The man asked for water; he drank slowly, only a few swallows, and returned the bottle, thanking us excessively and blessing our parentsDavid told the man that he didn’t need to thank us; it was our duty. He then offered the man an orange and a package of cookies. The man accepted the orange and said he would eat it later. I wondered how, laughing to myself, for the man didn’t have a single tooth in his mouth.

He had been on foot all day, on his way from his village to the big town where he hoped to find work. David asked him why he didn’t take a bus to Errachidia and the man explained that walking is good for the health, which I found amusing, given his penchant for smoking.

I offered to give the man twenty Dirhams, plenty for him to catch a bus along the way. David would have stopped me, but the money was already in my extended hand. The man again blessed our parents and said he’d be going now. We shook hands, placed our hands over our hearts, and watched him walk away in the direction of the road.

We assembled our things, mounted our bicycles and headed away from the road, wanting to put in a few more good, hard kilometers before turning back. Feeling energized from lunch, we sang at the top of our lungs as we jangled and bumped along the rocky flats. We sang of wine and love and women and heartache and cheeseburgers and sadness and death.

When at last our legs began to tire, we turned back toward the road and the long route home. We had checked our watches, and we calculated that we would make it back to town around dusk, before dark.

We sang no more, but only pedaled, and I felt weary. I think David did too, but he didn’t say so, so I didn’t either. I fell into a silent, semi-conscious state of exhaustion. I listened to the crunch of the gravel and the rattle of the loose headlight fastened to the steel frame of my bicycle. Behind me, I heard David shifting gears, trying to find the right one.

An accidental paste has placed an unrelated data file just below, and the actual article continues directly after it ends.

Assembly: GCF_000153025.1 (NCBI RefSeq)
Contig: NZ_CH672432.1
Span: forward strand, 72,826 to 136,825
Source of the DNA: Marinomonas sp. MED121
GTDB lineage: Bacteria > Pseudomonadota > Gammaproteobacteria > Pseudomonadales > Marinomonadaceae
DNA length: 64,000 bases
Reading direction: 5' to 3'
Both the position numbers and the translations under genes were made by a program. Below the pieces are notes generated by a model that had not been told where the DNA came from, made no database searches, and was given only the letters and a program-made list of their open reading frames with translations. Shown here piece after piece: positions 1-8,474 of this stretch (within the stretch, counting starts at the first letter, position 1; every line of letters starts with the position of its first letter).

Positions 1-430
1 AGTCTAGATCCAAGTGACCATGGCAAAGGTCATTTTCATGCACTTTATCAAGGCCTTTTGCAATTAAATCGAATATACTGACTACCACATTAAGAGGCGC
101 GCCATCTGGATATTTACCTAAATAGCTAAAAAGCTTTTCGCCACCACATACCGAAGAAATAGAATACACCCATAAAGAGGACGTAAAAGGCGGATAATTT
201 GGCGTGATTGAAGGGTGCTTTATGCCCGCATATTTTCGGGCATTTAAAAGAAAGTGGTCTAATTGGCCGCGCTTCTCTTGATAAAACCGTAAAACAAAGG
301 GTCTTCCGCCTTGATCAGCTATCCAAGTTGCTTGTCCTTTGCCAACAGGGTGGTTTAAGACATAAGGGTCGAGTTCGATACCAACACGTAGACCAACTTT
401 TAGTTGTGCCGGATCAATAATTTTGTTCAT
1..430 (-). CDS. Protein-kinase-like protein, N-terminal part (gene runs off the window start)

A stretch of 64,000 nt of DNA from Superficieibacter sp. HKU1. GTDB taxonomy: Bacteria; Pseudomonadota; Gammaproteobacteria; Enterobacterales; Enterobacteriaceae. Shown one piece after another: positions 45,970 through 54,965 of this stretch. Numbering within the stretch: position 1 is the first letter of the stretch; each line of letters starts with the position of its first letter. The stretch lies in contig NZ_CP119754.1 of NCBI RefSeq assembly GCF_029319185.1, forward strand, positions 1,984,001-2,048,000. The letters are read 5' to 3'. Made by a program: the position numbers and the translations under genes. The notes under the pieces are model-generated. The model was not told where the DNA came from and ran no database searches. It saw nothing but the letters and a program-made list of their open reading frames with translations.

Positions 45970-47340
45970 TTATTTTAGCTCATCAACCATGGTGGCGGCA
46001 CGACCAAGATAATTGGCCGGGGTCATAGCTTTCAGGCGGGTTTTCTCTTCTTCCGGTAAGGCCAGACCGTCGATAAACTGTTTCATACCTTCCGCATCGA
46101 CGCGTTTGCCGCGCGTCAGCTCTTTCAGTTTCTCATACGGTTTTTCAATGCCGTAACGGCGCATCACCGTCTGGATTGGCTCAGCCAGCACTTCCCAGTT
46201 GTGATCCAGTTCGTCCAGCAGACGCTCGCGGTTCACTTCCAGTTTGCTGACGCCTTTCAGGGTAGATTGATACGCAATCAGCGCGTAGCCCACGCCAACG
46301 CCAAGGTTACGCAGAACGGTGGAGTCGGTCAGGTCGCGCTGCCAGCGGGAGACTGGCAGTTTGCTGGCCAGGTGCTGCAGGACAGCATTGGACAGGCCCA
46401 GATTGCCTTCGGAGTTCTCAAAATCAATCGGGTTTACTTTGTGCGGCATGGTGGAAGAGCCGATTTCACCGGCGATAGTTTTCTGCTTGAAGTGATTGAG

Now I noticed a difference between us and the stones. We were moving. We were going somewhere by the power of our own legs. It occurred to me that the man, the watcher, had always lived by the power of his legs, so to speak. I thought that perhaps I should try to ride my bike more back in the States instead of taking the car all the time. Then, I thought about dinner and what would be good to eat. Chicken and fries sounded good to me.

Soon, we saw a man walking along the roadside up ahead. As we approached, we could see that it was the toothless man. I wondered out loud why he hadn’t taken a bus.

When we caught up to him, David greeted him and we again shook hands. David asked him if there had been any buses and the man said yes, there had been many buses along the road. Why didn’t he take a bus to the big town, David wanted to know. The man explained that he had no money for a bus. David protested kindly, pointing out that I had given him twenty Dirhams for bus fare. The man laughed and said that he intended to buy cigarettes as soon as he reached the big town.